From the bitter quest of the Queen of Longtrellis, to two mysterious sisters who provoke the passion of a king, to the King of Highhills obsessed with a giant Flea, these tales are inspired by the fairytales by Giambattista Basile.
The film serves as Garrone's English-language debut and will interweave three separate story strands bookended by brief bits in which Italians Alba Rohrwacher and Massimo Ceccherini will play a street circus family. In one tale Salma Hayek will play a jealous queen who forfeits her husband's life. In another, Vincent Cassel plays a king whose passion is stoked by two mysterious sisters.Written by
The scene with the King of Longtrellis fighting the aquatic dragon was supposed to be much more dynamic, but Matteo Garrone had to recur to some expedients (i.e., the point of view shot of the King) because the dragon itself (an actual prop and not CGI) broke down while being shown to Garrone's son and his classmates during a break. See more »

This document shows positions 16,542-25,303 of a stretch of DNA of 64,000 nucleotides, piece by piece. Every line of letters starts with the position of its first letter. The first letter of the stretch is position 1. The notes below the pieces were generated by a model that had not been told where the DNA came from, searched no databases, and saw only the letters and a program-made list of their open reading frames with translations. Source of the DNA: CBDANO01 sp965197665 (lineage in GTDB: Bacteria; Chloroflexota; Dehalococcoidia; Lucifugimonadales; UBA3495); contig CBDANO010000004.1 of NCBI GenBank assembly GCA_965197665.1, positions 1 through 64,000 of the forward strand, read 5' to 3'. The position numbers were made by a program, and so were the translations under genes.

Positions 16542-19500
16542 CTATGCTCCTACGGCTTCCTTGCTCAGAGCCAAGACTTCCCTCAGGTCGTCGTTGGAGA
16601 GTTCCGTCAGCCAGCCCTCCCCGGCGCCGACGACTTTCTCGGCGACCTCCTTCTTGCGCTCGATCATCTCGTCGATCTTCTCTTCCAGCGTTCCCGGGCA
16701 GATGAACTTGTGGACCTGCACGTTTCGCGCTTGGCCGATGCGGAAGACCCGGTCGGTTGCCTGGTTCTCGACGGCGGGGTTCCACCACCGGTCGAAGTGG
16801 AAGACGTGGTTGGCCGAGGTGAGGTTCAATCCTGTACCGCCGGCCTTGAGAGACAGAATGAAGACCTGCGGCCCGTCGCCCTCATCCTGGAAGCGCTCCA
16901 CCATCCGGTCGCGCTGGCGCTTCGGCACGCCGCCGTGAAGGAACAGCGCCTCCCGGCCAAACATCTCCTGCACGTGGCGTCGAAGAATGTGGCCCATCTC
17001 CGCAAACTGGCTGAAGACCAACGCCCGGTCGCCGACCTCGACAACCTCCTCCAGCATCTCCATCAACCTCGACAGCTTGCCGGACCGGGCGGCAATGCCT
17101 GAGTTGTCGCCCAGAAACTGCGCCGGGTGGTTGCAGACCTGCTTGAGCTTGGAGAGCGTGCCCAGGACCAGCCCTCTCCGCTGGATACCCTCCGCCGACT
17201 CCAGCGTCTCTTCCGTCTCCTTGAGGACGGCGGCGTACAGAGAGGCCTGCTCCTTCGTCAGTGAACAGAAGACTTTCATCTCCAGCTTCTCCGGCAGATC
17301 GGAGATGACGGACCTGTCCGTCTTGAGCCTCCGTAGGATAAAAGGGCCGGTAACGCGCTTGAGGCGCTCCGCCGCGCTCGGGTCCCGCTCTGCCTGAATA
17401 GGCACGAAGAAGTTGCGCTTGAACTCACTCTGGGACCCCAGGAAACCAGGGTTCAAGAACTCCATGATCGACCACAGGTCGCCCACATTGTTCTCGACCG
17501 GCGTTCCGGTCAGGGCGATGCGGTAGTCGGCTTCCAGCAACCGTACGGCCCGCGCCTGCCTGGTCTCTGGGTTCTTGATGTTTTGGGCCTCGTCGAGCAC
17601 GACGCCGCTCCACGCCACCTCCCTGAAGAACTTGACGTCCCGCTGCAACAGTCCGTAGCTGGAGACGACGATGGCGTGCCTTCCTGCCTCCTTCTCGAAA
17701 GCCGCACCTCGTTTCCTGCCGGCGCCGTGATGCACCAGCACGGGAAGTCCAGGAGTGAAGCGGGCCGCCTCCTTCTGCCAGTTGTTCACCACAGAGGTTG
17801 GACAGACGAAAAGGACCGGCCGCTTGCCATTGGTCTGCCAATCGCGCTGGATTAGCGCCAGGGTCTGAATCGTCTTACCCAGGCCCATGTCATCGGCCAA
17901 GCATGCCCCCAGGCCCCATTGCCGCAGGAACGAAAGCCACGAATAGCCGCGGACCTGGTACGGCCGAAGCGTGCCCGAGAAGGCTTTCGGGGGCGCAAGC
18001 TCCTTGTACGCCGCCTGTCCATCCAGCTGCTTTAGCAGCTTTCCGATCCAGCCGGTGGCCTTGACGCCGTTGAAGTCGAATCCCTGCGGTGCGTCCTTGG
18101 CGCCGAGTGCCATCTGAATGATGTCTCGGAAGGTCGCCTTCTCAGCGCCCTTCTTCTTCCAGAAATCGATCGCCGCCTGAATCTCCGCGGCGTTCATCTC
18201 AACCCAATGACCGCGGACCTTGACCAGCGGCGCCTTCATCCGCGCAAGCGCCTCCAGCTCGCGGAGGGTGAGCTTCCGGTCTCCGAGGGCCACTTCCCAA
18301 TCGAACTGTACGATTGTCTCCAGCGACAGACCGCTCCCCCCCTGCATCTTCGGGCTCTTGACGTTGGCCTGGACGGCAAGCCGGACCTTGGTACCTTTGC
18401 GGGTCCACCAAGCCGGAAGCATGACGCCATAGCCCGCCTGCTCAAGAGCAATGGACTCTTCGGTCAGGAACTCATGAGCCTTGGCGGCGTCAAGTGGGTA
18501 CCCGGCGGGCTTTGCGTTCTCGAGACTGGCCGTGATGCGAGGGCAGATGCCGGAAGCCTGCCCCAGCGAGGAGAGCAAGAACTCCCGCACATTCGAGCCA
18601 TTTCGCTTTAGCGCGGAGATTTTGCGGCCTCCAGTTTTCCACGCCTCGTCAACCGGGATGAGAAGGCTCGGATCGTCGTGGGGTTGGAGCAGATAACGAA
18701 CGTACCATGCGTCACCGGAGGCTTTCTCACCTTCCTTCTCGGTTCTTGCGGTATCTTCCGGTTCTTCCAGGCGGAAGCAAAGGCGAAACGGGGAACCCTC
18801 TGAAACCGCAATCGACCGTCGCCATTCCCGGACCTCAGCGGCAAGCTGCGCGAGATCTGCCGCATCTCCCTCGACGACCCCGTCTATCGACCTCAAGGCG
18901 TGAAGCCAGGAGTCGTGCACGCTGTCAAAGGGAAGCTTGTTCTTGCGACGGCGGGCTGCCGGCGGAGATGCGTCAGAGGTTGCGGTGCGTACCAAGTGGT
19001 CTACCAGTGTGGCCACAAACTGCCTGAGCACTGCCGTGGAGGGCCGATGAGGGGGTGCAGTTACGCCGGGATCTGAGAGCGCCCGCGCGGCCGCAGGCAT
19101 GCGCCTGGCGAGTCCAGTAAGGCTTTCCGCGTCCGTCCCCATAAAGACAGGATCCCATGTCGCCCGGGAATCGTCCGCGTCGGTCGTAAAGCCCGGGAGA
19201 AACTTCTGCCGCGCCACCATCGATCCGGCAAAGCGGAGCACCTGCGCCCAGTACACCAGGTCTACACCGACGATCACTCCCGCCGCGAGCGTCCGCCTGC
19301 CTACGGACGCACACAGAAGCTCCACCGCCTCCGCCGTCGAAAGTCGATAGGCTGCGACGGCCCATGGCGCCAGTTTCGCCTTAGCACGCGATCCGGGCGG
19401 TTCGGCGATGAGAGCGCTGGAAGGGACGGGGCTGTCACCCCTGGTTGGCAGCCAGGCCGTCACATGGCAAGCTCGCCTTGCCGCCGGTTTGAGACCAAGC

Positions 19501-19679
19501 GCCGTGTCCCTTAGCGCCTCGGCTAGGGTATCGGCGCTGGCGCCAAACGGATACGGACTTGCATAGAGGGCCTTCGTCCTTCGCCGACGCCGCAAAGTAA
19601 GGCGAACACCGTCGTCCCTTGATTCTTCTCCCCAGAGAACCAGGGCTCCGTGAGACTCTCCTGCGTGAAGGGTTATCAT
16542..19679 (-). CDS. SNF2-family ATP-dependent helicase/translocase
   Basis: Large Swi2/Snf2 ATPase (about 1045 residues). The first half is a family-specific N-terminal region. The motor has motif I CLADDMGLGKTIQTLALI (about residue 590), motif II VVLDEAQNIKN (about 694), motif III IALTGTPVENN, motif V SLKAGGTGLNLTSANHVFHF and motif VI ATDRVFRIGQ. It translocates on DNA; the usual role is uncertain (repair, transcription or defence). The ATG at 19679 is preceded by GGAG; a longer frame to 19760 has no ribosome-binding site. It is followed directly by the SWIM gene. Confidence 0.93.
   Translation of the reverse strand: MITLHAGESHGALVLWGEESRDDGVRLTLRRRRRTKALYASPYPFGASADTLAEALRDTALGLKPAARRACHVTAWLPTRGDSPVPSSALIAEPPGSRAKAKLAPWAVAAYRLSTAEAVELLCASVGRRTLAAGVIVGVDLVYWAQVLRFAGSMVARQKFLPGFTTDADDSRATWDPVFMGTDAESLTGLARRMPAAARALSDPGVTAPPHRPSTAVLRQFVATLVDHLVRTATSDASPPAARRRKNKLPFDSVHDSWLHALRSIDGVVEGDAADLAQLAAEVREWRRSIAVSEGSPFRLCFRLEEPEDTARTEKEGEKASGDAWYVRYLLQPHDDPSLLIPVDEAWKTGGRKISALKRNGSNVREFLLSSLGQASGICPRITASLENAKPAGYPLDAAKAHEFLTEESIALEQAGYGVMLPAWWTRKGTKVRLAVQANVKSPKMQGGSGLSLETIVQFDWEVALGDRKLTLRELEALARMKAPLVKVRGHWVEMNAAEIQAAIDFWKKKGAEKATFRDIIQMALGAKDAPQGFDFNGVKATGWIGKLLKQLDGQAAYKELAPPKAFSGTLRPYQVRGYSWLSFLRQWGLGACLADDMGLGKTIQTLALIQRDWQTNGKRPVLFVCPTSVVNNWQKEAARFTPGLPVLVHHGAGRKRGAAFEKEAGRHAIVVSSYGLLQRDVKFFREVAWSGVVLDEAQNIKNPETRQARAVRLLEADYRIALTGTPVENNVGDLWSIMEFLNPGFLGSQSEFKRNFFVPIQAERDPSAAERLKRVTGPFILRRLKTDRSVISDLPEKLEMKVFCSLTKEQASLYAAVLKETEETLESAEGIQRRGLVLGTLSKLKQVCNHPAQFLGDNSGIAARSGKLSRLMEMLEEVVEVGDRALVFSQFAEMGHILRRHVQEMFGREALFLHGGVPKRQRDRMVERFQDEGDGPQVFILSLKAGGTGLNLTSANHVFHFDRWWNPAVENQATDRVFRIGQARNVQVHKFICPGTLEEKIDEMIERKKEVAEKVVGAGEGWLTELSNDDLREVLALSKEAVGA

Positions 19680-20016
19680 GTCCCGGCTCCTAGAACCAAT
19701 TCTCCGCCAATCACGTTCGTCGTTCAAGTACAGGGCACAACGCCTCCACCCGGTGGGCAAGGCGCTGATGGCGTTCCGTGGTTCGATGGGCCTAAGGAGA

The renaissance guitar that Princess Violet plays appears that it may have synthetic strings rather than gut strings. See more »
We were looking forward to this widely acclaimed movie. The fantastic costumes, gorgeous make-up and fabulous stage sets are awesome. Successive introductions of real-life grotesque characters continually perk our our interest. Unfortunately, however,the story- lines dawdles and shrivel prematurely. Large doses of European cultural Viagral subsidies never really get the movie going. The 3 unconnected surreal 17th century fables by the famed Giambatista Basile (the first European to write down Cindirella and Rapunzel) were sliced and spliced haphazardly by a stoned rookie's so-called attempt at editing. A mini-trilogy sequence would perhaps have been a better choice to address the many facets of the interplay between what men and women desire and how fate thwarts their best plans. This would have spared us the confusion of Kings and Queens ruling over the same kingdom. It would have spared us the expectation that the stories would somehow come together with a clever twist at the end. The fables superficially seem as pointless as a toddler's box of crayons. But they are not moral plays - they just illustrate out human foibles with cartoon like exaggeration. Only one story ends happily ever after. One other ends badly, the other just stops. With professional editing this glorious failure could have been a classic.
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